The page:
Likewise, the Lord wants us to take up a similar policy when it comes to the sins in our lives. James writes, “Therefore, get rid of all moral filth and the evil that is so prevalent and humbly accept the word planted in you, which can save you” (James 1:21). Jude says not to even put up with things that have been involved in sin, “Be merciful to those who doubt; snatch others from the fire and save them; to others show mercy, mixed with fear- hating even the clothing stained by corrupted flesh” (Jude 1:22-23). And why? Because, just like the Canaanites would trip up Israel (which they did), so will sin trip you up (which it does). We read,
Therefore, since we are surrounded by such a great cloud of witnesses, let us throw off everything that hinders and the sin that so easily entangles, and let us run with perseverance the race marked out for us (Hebrews 12:1).
So, what the passage in Joshua says is that we should shut sin out of our lives, lest it becomes whips on our backs and thorns in our eyes.
But wait, I’ve sinned plenty of times and experienced nothing like that. This is where Jesus comes into the picture. Isaiah writes,
Therefore I will give him a portion among the great,
And he will divide the spoils with the strong,
Because he poured out his life unto death,
And was numbered with the transgressors.
For he bore the sin of many,
And made intercession for the transgressors (Isaiah 53:12).
Jesus bore our sins and the repercussions thereof. He did more than fulfill the sacrificial system, he literally carried on his body the result of our continued sins (I suspect this is a passage largely for believers who keep sinning, since the Israelites coming to Canaan is a model of salvation). Through Christ we’re saved from more than just hell, we’re also saved from the divine repercussions of our sins. Wisdom states, “Blows and wounds cleanse away evil, and beatings purge the inmost being” (Proverbs 20:30). However, Jesus took our beatings for us (though we still may face natural consequences for our actions), so instead we’re called to keep this in mind and live on as though we had received the punishment. Peter put it like this,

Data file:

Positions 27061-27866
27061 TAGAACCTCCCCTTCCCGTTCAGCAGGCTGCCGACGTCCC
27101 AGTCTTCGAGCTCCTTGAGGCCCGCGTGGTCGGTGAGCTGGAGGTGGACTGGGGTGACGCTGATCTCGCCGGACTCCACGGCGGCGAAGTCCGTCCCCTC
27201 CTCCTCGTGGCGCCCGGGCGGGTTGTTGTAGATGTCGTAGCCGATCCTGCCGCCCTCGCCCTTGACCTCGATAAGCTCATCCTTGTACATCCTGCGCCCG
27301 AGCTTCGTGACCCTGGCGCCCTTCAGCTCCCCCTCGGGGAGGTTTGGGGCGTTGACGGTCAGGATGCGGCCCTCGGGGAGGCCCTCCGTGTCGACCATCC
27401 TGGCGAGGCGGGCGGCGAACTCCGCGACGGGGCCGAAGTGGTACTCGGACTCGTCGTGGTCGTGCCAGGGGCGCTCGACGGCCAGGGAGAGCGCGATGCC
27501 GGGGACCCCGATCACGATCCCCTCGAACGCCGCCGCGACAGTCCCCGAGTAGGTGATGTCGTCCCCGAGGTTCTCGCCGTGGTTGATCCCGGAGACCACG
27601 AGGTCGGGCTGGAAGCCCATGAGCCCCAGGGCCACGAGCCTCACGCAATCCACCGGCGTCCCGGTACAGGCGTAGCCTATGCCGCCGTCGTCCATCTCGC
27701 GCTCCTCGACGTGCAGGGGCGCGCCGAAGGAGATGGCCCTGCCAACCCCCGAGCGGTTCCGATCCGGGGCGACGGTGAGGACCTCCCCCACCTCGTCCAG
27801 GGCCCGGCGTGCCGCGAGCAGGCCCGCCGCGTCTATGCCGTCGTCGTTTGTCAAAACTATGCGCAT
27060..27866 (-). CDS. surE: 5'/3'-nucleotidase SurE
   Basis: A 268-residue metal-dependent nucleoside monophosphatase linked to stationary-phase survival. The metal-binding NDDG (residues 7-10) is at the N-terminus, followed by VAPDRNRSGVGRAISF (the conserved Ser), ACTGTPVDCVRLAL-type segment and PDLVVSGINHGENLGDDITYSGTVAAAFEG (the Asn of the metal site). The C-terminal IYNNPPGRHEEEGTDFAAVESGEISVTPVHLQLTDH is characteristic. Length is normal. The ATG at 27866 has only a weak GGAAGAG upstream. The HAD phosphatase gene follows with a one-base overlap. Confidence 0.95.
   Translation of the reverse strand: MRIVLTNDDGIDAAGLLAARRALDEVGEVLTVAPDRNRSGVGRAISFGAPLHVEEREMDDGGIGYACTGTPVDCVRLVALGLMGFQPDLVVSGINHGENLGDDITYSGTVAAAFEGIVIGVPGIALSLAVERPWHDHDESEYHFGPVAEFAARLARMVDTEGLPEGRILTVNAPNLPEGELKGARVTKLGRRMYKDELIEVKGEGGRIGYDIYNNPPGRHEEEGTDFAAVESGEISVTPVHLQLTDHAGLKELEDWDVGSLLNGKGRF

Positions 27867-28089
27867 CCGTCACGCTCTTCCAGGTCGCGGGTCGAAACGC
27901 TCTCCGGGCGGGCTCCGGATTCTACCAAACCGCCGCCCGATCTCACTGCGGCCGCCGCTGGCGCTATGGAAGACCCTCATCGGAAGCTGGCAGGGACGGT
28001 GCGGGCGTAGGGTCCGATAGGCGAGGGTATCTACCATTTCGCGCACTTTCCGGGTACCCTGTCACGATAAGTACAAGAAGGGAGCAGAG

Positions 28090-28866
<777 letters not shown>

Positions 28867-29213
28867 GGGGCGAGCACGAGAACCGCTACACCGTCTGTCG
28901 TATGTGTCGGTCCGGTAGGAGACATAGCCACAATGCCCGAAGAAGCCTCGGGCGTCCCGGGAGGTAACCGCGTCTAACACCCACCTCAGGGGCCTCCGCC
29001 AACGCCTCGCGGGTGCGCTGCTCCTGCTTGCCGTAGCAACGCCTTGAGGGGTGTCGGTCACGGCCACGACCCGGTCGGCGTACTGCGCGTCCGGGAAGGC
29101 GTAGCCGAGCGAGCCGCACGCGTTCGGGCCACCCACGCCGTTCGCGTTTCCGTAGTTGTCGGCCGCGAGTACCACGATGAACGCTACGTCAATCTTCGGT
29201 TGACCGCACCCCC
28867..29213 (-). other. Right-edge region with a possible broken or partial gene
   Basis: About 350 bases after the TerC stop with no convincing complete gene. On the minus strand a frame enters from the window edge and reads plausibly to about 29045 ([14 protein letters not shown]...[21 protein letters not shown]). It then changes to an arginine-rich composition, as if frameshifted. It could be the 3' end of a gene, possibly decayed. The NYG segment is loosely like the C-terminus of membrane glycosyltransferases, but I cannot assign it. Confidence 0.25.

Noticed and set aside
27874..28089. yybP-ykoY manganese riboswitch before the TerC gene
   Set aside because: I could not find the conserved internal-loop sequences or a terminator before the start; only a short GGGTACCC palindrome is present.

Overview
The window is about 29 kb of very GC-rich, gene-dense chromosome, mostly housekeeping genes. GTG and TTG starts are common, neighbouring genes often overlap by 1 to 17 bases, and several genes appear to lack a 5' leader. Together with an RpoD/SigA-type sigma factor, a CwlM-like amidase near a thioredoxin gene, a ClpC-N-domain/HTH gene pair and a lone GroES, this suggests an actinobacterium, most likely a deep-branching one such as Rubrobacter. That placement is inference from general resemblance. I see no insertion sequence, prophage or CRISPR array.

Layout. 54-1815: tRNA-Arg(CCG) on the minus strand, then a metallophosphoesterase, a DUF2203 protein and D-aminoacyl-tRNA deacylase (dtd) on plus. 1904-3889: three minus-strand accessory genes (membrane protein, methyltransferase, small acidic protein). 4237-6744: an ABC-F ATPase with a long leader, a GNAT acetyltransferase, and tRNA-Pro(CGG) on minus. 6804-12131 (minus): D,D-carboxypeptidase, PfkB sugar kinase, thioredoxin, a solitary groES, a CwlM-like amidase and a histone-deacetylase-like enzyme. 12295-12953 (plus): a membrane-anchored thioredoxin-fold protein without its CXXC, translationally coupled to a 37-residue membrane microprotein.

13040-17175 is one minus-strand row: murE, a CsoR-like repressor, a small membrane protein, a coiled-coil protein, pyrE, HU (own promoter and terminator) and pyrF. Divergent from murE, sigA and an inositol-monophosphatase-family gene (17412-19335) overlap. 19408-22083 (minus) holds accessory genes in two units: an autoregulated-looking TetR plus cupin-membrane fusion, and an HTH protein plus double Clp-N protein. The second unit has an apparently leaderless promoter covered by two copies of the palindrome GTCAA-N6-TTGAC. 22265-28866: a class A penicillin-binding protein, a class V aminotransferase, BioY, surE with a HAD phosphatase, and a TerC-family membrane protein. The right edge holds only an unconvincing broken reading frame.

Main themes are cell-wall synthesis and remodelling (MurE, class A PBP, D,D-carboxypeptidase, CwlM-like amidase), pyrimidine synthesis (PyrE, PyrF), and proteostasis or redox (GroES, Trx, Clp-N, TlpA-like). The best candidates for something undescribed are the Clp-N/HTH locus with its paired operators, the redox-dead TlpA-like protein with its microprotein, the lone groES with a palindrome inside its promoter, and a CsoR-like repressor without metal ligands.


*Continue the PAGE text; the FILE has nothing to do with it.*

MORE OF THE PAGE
Therefore, since Christ suffered in his body, arm yourselves also with the same attitude, because he who has suffered in his body is done with sin. As a result, he does not live the rest of his earthly life for evil human desires, but rather for the will of God. For you have spent enough time in the past doing what pagans choose to do- living in debauchery, lust, drunkenness, orgies, carousing and detestable idolatry (1 Peter 4:1-3).
You have done all of those sinful things enough, now live for Christ, who suffered for you. Instead, when you do sin, remember what Jesus did for you and how protected you are because of him. Because of Christ and his sacrifice you are saved, given eternal life, and free from divine retribution. This means that you face, through the grace of God, none of the curses and all of the blessings of the Bible. So we read,
He himself bore our sins in his body on the tree, so that we might die to sins and live for righteousness; by his wounds you have been healed. For you were like sheep going astray, but now you have returned to the Shepherd and Overseer of your souls (1 Peter 2:24-25).
Where Christ suffered on your behalf, you flourish and receive all of God’s good promises. Surely we have a great and merciful Lord!
Rock on God!